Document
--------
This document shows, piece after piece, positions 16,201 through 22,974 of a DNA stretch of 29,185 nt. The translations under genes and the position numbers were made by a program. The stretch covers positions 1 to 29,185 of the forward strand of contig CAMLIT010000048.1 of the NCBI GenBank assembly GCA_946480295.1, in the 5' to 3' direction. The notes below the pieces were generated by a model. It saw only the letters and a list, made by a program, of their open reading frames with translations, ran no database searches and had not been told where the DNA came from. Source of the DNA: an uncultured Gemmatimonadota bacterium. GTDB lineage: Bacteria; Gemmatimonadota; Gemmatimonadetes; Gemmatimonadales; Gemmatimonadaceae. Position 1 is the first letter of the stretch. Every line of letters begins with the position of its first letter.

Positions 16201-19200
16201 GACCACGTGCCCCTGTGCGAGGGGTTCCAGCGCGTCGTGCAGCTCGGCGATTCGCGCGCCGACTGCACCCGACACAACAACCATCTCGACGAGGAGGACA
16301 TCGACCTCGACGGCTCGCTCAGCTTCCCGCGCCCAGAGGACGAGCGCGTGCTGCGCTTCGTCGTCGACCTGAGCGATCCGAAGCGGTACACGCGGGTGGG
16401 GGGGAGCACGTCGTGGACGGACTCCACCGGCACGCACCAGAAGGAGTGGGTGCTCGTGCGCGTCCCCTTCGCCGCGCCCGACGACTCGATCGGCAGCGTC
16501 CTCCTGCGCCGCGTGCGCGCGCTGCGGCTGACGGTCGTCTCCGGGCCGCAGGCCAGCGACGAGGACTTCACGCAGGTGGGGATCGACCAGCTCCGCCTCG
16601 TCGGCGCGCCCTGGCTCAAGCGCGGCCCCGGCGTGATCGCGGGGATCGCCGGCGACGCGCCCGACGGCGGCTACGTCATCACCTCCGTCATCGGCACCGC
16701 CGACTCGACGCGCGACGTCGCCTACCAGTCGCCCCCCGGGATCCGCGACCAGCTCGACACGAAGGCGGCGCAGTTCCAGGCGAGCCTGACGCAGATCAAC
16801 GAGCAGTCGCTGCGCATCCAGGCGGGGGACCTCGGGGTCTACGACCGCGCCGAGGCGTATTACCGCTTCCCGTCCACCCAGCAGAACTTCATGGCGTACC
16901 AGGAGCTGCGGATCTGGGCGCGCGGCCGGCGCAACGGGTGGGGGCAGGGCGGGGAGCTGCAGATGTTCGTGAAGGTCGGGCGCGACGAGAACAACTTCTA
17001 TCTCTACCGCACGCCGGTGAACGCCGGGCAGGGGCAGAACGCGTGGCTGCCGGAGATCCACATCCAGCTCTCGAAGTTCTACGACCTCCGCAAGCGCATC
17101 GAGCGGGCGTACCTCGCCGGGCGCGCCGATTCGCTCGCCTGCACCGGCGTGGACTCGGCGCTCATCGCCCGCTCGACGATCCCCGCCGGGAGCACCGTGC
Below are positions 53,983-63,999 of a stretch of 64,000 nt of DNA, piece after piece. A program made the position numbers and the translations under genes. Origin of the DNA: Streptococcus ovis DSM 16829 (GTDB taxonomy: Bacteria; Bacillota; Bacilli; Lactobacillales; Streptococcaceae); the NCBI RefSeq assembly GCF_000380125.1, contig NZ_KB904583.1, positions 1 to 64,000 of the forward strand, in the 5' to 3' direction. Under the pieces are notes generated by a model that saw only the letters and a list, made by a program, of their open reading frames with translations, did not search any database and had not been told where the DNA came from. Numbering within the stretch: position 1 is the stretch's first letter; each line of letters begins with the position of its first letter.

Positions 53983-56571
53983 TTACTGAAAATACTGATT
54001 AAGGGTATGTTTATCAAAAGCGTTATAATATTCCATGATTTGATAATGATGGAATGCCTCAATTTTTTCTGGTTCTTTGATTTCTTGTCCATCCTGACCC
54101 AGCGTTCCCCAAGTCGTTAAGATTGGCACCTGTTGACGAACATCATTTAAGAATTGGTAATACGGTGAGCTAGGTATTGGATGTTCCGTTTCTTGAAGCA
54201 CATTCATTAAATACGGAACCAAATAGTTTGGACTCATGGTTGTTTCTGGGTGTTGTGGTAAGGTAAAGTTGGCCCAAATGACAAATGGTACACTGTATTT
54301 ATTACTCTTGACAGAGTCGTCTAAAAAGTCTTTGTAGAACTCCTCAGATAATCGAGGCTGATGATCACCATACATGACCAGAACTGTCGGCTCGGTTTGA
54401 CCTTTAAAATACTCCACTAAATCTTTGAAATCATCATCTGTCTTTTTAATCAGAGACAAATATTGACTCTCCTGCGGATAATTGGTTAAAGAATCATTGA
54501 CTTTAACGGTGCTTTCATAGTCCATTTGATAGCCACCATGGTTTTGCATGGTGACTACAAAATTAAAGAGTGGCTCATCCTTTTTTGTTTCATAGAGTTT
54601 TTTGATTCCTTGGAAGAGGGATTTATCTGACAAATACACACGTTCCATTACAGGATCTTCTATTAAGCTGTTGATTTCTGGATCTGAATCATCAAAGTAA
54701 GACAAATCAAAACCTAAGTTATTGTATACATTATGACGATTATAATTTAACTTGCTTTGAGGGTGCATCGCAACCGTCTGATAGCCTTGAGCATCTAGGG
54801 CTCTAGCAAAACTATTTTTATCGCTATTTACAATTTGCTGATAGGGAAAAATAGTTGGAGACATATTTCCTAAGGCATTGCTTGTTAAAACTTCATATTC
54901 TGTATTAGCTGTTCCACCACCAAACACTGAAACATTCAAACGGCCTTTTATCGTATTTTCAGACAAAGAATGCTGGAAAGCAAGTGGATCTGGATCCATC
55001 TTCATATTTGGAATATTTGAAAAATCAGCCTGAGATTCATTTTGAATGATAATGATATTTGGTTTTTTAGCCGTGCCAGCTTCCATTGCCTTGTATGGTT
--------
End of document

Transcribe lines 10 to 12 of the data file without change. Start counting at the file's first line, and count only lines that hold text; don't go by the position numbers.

16901 AGGAGCTGCGGATCTGGGCGCGCGGCCGGCGCAACGGGTGGGGGCAGGGCGGGGAGCTGCAGATGTTCGTGAAGGTCGGGCGCGACGAGAACAACTTCTA
17001 TCTCTACCGCACGCCGGTGAACGCCGGGCAGGGGCAGAACGCGTGGCTGCCGGAGATCCACATCCAGCTCTCGAAGTTCTACGACCTCCGCAAGCGCATC
17101 GAGCGGGCGTACCTCGCCGGGCGCGCCGATTCGCTCGCCTGCACCGGCGTGGACTCGGCGCTCATCGCCCGCTCGACGATCCCCGCCGGGAGCACCGTGC